The White House launched a new Housing and Urban Development program Wednesday to connect low-income households in dozens of communities to the Internet. Called "Connect Home," the initiative will provide low-cost or free Internet to thousands of people in 27 cities around the United States and, crucially, subsidized tablets and digital literacy training.
Partners in the new program include Best Buy, GitHub, College Board, Khan Academy, Age of Learning, the Public Broadcasting Service, Boys & Girls Clubs of America, the American Library Association and Southeastern Oklahoma State University.
Aside from a small grant from the U.S. Department of Agriculture, Connect Home is based on private-sector commitments and foundation funding. That group notably includes Google, which has launched a program in all of its markets to provide $0 per month service to residents in select public housing. The 80/20 Foundation and the James M. Cox Foundation will also provide funding for some of the Connect Home" programs.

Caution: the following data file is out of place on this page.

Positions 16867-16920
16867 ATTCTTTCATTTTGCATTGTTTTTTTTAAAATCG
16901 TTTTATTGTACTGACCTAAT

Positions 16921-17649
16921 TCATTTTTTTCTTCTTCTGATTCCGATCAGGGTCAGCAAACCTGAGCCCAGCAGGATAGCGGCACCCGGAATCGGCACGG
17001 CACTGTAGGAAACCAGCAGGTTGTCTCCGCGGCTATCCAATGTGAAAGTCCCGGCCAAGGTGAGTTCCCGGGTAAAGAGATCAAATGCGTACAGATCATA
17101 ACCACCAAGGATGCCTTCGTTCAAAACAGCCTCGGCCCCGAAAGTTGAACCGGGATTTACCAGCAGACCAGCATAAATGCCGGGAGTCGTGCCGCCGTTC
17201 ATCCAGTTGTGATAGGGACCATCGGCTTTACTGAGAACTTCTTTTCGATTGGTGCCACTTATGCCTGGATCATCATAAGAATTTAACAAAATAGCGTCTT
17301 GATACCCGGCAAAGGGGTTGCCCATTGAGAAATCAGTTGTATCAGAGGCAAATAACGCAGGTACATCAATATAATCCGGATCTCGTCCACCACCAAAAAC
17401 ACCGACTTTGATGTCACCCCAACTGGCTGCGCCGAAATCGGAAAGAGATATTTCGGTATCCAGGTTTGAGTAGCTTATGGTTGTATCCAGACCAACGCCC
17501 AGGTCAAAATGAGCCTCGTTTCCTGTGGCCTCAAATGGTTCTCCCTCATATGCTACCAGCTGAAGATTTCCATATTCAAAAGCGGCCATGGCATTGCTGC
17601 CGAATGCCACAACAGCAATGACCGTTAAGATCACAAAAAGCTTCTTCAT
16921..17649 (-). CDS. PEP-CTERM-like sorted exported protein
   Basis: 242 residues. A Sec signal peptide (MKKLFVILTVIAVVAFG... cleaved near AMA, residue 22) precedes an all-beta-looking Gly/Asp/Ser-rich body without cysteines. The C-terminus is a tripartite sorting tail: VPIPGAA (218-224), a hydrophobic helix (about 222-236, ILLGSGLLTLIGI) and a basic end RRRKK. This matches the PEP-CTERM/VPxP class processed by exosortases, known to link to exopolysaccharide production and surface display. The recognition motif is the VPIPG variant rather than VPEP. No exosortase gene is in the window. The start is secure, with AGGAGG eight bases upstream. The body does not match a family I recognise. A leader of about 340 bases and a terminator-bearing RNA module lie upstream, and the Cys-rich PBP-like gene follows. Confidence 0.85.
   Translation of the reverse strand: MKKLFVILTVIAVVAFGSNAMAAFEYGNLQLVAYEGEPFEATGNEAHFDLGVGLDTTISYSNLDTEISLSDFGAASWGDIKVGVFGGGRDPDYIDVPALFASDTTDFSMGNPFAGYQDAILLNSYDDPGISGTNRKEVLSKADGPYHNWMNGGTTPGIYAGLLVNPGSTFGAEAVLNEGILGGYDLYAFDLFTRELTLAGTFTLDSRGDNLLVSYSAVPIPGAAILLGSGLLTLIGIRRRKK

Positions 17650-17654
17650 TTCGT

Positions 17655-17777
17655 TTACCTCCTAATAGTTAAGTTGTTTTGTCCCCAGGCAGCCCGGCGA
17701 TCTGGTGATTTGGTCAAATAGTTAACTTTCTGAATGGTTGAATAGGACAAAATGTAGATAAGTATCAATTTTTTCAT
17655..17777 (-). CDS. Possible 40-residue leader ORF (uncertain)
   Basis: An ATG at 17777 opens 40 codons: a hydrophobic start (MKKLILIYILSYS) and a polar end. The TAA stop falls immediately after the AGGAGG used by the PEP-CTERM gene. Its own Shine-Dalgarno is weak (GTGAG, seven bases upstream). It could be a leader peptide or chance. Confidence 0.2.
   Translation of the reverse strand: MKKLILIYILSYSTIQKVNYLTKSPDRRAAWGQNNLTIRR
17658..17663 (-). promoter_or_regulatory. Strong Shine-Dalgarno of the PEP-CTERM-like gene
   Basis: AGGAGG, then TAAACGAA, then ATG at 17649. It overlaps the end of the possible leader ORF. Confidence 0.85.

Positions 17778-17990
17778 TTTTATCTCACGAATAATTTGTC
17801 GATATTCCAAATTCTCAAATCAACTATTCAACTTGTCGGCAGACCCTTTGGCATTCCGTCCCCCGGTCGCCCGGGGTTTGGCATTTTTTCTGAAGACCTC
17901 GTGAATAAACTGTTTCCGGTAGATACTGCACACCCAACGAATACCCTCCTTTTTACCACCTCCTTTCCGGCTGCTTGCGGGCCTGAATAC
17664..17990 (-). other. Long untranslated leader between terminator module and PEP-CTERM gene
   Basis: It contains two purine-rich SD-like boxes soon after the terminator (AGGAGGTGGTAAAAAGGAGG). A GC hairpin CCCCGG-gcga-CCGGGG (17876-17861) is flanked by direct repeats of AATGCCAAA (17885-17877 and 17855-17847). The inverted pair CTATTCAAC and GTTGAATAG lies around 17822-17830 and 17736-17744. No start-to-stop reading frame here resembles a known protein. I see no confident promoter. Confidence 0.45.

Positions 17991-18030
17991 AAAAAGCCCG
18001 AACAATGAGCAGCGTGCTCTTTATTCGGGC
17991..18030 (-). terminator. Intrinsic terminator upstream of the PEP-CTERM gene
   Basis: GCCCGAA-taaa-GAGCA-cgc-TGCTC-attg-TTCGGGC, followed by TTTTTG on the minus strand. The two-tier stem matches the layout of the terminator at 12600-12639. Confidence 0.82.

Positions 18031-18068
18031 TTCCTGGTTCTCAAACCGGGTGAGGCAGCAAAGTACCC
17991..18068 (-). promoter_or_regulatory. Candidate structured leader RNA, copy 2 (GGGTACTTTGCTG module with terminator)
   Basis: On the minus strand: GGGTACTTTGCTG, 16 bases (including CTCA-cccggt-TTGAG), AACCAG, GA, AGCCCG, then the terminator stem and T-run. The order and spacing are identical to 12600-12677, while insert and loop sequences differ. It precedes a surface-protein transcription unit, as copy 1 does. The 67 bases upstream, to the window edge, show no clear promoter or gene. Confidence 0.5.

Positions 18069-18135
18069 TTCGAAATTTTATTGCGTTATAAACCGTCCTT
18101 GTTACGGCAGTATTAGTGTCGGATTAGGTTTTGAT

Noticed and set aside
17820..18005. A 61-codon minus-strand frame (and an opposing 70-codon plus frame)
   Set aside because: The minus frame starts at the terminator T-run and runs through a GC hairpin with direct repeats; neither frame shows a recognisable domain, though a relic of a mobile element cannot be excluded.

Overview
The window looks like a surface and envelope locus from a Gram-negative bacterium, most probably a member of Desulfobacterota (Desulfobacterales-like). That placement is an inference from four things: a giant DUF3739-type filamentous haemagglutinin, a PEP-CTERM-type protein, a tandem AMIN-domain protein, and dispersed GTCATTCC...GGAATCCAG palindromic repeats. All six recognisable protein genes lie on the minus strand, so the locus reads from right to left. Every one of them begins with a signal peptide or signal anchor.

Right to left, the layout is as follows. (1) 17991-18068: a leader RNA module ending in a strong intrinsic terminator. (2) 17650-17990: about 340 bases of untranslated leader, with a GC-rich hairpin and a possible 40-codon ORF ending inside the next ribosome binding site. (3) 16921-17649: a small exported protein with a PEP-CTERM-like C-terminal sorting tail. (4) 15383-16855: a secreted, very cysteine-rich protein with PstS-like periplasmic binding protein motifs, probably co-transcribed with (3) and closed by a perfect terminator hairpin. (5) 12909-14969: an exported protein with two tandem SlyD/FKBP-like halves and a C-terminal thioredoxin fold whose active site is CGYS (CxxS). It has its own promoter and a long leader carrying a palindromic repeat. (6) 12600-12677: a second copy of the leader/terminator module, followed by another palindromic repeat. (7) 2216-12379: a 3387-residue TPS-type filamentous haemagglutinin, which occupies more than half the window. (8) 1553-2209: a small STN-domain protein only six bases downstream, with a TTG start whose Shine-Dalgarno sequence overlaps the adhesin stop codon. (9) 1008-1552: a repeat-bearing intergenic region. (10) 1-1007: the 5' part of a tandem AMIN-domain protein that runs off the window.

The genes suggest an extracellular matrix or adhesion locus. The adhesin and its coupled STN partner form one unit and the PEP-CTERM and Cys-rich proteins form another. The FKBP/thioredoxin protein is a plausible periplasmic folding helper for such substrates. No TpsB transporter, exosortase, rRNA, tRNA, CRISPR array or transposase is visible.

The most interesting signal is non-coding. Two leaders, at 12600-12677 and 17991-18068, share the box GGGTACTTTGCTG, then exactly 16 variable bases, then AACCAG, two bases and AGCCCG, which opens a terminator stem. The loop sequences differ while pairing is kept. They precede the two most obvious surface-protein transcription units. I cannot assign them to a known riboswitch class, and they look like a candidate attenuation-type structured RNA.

The White House hopes that Connect Home will help close the "homework gap" between low-income children and the rest of the population. According to a new report released Wednesday by the Council of Economic Advisers, approximately 55 percent of low-income children under 10 in the United States have no Internet access at home.
In introducing the Connect Home program in a speech to the Choctaw Nation, President Barack Obama made the salience of connectivity to modern life as clear as the fiber optic cable that delivers it to (some) residents.
"Even old folks like me know it’s important," he said. "In this digital age, when you can apply for a job, take a course, pay your bills, order a pizza, even find a date by tapping your phone, the Internet is not a luxury, it’s a necessity. You cannot connect with today’s economy without having access to the Internet."